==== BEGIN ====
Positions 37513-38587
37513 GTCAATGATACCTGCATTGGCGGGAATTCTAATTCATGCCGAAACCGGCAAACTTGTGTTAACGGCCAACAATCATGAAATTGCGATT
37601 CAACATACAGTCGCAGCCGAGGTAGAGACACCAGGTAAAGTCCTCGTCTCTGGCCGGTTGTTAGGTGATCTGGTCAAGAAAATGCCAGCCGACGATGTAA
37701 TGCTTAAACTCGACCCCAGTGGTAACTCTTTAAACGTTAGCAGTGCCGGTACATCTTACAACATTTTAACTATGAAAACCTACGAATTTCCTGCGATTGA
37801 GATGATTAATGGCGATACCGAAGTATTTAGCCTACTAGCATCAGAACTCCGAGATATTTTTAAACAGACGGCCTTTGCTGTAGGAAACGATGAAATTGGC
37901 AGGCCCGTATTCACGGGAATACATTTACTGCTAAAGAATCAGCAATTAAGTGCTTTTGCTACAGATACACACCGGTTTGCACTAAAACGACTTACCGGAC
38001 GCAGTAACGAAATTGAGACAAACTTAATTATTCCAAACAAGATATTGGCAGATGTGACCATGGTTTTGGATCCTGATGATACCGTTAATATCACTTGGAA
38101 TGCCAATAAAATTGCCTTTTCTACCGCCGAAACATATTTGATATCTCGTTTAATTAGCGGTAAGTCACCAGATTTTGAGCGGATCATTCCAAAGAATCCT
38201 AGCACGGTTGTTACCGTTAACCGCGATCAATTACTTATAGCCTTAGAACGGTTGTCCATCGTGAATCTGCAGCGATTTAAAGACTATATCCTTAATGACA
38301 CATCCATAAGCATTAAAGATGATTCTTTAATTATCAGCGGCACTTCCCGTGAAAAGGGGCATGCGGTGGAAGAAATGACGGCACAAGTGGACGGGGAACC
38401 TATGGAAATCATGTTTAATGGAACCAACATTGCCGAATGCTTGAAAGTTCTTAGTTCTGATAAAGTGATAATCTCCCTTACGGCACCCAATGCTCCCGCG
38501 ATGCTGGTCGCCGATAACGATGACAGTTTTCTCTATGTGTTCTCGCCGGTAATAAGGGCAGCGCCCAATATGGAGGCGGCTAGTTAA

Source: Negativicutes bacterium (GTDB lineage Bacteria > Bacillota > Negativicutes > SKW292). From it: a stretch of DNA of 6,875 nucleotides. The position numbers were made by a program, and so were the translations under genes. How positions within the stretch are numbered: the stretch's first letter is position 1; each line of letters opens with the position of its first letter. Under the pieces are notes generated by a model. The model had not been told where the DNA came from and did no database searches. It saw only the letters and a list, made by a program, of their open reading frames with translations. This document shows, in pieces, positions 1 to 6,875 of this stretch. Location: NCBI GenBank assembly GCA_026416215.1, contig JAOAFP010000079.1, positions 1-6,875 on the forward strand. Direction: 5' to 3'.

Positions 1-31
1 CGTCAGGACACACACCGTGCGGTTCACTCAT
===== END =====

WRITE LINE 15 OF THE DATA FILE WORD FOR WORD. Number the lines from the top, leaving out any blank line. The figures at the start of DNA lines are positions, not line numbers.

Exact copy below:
1 CGTCAGGACACACACCGTGCGGTTCACTCAT